The trap door shed more sand and then fell all the way over like a hinge. Small trails of sand crawled their way down the cramped, dark staircase. Red Wolf would have to go behind him, with such a tight fit that he wouldn’t see the way there.
“Go ahead. He only wants to speak with you, alone. Make sure to tell him that it’s you, and only you.”
“Er, right. Sure.” Red Wolf descended the steps, each one more nerve-wracking, like he was climbing a rickety ladder up the side of a tree. Once he was low enough, about a quarter way, the top slammed down, making him cry out. He jerked his neck to look back, but a sickly yellow light blinded him. There was a small bulb that turned on once the top was down. That must have been why the officer let it drop. Indeed, it lit his way, and told him that he didn’t have too much farther to go.
“Hello? Is the chief down here?” he said. I’m a singer, and they know that. I should have some leeway to speak up. “Hello?” he tried again, but louder. “I’m a singer. I was told I could speak with you about the location and description of a singer group. Are you there, sir?”
He was halfway down when Red Wolf heard something. He stopped in his tracks. At first, he wasn’t sure if it was singing, but it was. The words were slow, with a jostling rhythm that seemed like it should be cheerful—or at least welcoming. Instead, the voice killed all good will. This voice was not meant for singing: the growl of a beast, soaked in whiskey, pained yet composed, and old.
There was an old woman, and in Wexford did she dwell
She loved her husband dearly, but another man twice as well.
One day she went to the doctor for some medicine to find.
Said “Doctor give me something that’ll make an old man blind.”
Red Wolf swallowed the pool of spit under his tongue and kept descending. The voice was at the bottom, at the end of whatever basement this was.
“Oh, brined eggs and marrow bones and make him sup them all
And it won’t be so long after that he won’t see you at all.”
So she fed him eggs and marrow bones and made him sup them all
And it wasn’t so very long after that he couldn’t see a wall.
Red Wolf shook his head and turned back to go up the stairs. Whatever was going on, he didn’t want to see the person singing. Maybe the chief had someone here playing tricks on him, or worse, the chief was dead, killed by a singer who caught on to Red Wolf’s scheme.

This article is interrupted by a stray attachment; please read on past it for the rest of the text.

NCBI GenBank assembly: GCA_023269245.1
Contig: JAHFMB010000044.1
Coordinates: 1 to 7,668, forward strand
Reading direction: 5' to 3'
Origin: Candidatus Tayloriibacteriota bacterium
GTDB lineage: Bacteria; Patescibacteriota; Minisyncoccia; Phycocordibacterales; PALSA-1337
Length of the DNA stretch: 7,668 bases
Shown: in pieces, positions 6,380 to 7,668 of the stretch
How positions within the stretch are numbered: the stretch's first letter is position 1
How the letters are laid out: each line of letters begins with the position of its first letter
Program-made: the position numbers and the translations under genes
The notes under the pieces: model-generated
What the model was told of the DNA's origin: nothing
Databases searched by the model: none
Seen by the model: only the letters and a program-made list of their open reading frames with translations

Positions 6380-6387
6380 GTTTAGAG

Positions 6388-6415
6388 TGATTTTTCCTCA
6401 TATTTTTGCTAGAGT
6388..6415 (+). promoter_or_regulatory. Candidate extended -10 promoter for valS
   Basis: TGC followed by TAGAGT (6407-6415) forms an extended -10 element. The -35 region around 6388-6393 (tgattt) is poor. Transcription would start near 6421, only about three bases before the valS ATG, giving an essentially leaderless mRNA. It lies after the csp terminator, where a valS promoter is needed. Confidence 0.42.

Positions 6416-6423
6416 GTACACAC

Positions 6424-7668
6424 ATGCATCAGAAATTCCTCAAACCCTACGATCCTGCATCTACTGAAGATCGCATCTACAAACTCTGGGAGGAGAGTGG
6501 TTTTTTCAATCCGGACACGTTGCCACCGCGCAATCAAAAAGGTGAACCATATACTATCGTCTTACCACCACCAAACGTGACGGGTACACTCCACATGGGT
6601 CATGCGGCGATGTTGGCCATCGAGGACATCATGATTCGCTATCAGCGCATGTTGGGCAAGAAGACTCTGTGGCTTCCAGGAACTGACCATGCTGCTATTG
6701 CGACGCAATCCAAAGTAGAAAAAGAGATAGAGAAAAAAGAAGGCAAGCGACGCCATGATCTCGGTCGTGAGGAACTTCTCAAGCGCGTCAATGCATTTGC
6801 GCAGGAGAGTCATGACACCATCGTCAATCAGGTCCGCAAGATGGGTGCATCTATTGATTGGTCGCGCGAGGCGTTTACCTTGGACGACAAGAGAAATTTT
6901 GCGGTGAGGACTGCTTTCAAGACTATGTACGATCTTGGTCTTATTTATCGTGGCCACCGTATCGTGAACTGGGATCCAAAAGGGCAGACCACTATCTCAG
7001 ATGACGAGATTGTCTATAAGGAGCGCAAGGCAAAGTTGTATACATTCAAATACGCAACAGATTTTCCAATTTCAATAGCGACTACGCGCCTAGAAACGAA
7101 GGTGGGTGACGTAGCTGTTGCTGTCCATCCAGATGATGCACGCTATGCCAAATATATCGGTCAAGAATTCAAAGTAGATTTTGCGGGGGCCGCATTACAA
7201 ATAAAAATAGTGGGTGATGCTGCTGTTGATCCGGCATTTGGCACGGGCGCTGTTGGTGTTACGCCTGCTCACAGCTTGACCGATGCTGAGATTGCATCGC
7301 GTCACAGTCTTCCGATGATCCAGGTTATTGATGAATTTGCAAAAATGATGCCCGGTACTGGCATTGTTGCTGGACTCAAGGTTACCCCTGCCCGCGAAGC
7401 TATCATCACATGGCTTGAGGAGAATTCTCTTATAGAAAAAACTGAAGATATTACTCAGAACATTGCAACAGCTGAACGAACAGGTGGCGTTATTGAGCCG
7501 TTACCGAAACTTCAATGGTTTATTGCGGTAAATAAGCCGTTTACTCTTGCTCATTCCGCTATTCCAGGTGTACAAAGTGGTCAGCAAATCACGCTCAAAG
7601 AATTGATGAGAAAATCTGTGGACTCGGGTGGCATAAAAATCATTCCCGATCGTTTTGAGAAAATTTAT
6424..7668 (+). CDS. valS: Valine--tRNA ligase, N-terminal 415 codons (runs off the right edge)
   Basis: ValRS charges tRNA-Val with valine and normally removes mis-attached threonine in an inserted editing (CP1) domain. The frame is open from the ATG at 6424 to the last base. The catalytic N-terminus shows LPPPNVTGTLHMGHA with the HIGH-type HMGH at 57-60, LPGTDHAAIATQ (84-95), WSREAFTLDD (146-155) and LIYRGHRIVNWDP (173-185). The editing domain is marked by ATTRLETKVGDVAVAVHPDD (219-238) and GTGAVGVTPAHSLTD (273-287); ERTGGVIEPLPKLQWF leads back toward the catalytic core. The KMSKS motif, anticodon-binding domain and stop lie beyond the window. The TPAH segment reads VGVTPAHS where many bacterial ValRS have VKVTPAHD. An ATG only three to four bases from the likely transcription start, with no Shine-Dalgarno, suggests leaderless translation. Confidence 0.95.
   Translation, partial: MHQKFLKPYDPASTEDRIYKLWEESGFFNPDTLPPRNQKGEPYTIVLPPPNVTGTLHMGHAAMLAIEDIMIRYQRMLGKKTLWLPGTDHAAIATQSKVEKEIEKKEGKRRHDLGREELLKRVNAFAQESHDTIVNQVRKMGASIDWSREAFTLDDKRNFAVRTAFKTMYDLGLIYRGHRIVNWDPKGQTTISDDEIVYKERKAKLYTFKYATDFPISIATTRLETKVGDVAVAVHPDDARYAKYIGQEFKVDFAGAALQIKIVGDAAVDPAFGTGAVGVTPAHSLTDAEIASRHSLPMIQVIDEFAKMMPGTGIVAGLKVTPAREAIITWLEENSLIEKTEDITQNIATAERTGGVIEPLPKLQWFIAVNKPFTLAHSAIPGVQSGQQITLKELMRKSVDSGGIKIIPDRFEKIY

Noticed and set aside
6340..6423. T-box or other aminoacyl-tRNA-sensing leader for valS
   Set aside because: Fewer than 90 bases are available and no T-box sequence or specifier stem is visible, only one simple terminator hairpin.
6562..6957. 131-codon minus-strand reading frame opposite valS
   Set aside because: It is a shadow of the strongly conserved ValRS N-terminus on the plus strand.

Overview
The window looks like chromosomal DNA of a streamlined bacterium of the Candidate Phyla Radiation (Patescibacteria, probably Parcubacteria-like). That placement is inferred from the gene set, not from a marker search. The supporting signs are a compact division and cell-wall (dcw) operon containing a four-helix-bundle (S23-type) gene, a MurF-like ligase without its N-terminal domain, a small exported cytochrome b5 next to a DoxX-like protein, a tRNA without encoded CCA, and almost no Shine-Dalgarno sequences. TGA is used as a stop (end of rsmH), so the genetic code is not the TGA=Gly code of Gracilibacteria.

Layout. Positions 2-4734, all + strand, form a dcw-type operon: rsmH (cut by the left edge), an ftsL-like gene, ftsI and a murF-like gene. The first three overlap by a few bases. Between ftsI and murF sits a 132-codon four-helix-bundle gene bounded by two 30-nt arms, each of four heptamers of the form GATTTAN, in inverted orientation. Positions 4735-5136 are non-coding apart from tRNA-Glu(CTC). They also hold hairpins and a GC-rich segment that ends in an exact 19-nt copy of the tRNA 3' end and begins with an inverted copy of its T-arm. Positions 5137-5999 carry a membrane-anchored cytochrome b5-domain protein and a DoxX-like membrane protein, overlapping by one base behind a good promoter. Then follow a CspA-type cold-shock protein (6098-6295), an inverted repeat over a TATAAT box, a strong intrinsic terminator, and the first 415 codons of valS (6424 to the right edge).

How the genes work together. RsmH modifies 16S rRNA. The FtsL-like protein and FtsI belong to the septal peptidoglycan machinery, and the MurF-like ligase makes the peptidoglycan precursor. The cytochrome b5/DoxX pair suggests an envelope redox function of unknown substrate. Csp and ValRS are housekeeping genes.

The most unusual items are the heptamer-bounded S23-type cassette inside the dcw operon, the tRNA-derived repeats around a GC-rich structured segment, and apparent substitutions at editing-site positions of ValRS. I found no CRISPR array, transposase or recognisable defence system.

“Oh,” he said, “I’d drown myself but that would be a sin.”
“Well,” she said, “I’ll go with you and help to push you in.”
The old woman walked back a bit to get a running go
The old man blithely stepped aside and she went in below.
He reached the top, ignoring the blinding glow of the bulb, and pushed at the trap door. It held shut. His instincts told him to pound, scream, and shriek to be let out. But even a deviant singer like him couldn’t think to do it in that moment. His desire not to put off the one man who could lift the door and let him free from the outside stopped him. He was crushed on both sides, and his resolve cracked in the direction of the basement.
Oh, how loudly did she roar and how loudly did she bawl
“Ah, hold your whistle woman,” he said, “I can’t see you at all.”
She swam and swam and swam ’till she came to the further brim.
The old man got a long barge pole and he pushed her further in.
The guttural notes had a beauty that his plastic, crowd-based style contrasted against. Red Wolf wanted to sing for the world. This man seemed to sing only to placate a gaping wound in his heart.
Oh brined eggs and marrow bones will make an old man blind.
But if you want to drown him you must creep up close behind.
When he reached the bottom, he only saw the shadow of a man with his feet up on the table, a good ten feet away at the other end. The yellow light shining directly over the figure left more shade than exposed skin or features. The table itself went into focus as he approached. It was for lethal injection, a cushy, pea-soup green stretcher of sorts with broad belts over it and two separate branches for the arms. The person was seated at a stool with his head down, and the ribbed texture of his upturned boots shone well. The old singer found himself almost as angry now as he felt confused.
“Surprised?” the young chief asked, and for a second, Red Wolf was sure that there was a new person in the room. “My singing voice betrays my age.” Indeed, while everyone liked to be nice at the Chorus and ask him to sing, he didn’t have a beautiful tone or presence like Janet. Sadly, it was only Janet who could appreciate it fully.